Tuesday, December 4, 2018

Peter's Betrayal and Denial

Jesus answered, “I tell you, Peter, before the rooster crows today, you will deny three times that you know me” (Luke 22:34).

Judas betrayed Jesus, and Peter denied Him; but Peter repented and was saved, while Judas hung himself and was lost. How do we account for the difference? Satan attacked both men, but in the case of Judas, he found no resistance (Luke 22:3), while in Peter’s case Satan had to ask permission to put him to the test (v. 31).

The difference between the two was that Judas never was truly converted. He was with Jesus for all the wrong reasons, and when things did not work out as he wanted, he betrayed Jesus. Peter, on the other hand, was a true child of God, and though he stumbled in a time of weakness, he did not fall completely.

Jesus said to Peter, “I have prayed for you, Simon, that your faith may not fail” (v. 32). Can a Christian lose his salvation? No, but not because of anything in ourselves. Left to ourselves we would surely wander away permanently. Rather it is because Jesus prays for us that we come back after we have sinned. The Son of Man intercedes to preserve for all eternity the souls of His people. Jesus knew that Peter would repent, so He said, “when you have turned back, strengthen your brothers” (v. 32).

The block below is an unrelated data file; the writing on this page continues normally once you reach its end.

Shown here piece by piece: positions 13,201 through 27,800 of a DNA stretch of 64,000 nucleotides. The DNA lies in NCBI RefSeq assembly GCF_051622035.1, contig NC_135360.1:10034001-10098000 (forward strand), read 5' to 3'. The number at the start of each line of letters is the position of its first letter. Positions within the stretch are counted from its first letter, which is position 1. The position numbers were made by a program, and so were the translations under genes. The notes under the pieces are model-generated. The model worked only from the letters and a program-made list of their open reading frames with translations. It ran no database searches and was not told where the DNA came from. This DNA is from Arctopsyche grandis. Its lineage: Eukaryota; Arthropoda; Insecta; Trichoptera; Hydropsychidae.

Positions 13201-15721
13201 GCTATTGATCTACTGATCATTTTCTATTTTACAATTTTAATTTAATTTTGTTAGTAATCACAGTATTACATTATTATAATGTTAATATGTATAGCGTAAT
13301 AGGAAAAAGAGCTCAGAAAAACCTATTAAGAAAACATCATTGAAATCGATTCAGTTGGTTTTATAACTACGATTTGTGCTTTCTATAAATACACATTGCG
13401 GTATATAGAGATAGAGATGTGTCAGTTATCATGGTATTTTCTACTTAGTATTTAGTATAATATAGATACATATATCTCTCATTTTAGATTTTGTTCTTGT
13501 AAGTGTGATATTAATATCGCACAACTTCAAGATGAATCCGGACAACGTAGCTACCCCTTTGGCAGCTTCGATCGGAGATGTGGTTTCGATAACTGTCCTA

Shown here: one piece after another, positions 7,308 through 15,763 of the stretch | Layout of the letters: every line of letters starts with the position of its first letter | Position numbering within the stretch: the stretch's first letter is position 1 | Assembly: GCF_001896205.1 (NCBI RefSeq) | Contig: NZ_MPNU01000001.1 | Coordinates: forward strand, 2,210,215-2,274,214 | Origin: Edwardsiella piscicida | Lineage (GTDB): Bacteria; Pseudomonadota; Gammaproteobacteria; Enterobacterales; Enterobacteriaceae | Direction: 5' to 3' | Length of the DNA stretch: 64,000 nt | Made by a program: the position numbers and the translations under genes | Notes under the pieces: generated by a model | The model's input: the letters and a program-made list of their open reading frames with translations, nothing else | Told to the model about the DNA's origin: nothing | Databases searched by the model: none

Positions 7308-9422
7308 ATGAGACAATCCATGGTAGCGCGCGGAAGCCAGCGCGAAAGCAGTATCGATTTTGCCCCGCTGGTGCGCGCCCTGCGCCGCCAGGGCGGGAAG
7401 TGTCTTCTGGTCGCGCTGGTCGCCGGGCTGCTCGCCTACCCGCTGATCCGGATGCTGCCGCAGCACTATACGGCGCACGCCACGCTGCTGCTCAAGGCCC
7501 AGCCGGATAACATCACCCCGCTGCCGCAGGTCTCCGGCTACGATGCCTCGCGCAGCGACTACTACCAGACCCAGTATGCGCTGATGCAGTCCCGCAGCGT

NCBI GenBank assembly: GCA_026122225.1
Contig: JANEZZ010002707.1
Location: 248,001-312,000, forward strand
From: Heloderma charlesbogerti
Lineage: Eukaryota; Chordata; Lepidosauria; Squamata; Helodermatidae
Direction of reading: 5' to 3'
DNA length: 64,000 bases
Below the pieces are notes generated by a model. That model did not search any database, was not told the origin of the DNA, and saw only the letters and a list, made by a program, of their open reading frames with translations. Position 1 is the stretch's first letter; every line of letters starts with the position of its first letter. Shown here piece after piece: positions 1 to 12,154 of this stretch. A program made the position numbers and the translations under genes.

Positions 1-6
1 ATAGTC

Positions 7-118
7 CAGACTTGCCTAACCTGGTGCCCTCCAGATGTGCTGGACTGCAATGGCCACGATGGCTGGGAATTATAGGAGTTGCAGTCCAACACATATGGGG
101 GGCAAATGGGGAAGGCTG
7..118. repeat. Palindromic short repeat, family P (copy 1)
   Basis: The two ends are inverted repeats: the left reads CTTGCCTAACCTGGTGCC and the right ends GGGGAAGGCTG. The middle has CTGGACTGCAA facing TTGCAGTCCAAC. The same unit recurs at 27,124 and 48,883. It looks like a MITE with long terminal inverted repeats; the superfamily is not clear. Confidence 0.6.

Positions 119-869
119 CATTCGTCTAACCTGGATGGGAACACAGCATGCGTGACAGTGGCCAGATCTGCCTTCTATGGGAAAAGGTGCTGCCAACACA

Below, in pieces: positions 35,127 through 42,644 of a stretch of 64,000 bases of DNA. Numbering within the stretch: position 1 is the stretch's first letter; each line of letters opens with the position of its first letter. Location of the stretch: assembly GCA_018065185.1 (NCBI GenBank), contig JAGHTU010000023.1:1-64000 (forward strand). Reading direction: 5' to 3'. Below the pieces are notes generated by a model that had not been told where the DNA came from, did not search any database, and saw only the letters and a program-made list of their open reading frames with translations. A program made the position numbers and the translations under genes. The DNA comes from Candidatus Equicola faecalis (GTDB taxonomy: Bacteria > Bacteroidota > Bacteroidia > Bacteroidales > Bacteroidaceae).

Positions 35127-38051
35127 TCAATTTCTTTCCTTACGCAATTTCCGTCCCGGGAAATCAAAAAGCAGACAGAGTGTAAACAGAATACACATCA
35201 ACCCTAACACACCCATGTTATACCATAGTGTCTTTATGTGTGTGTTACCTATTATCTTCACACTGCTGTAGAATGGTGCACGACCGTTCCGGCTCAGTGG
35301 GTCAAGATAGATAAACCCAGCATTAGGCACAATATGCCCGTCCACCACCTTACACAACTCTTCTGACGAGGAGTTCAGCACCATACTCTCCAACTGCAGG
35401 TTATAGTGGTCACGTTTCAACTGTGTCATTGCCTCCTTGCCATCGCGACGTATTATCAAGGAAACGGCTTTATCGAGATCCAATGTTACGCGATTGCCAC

Having promised to pray for Peter, Jesus ended the Last Supper by telling the disciples they were going to enter a new phase of the kingdom. Formerly, when He sent them out to preach, He told them not to take money or extra clothing. Wherever they went, they were warmly received and provided for, because the people wanted to hear what great things were happening. However, from then on, they were to take along money and extra clothing, and also a sword for protection, because the persecution that was about to be measured out against Jesus was going to be measured out against His disciples as well.

Paul tells us that godly sorrow brings repentance, but worldly sorrow leads to regret and death (2 Corinthians 7:9–11). Peter experienced godly sorrow while the regret Judas felt was worldly, not because he had betrayed the Son of God, but because his plans had failed. Search your heart today and measure your level of godly sorrow.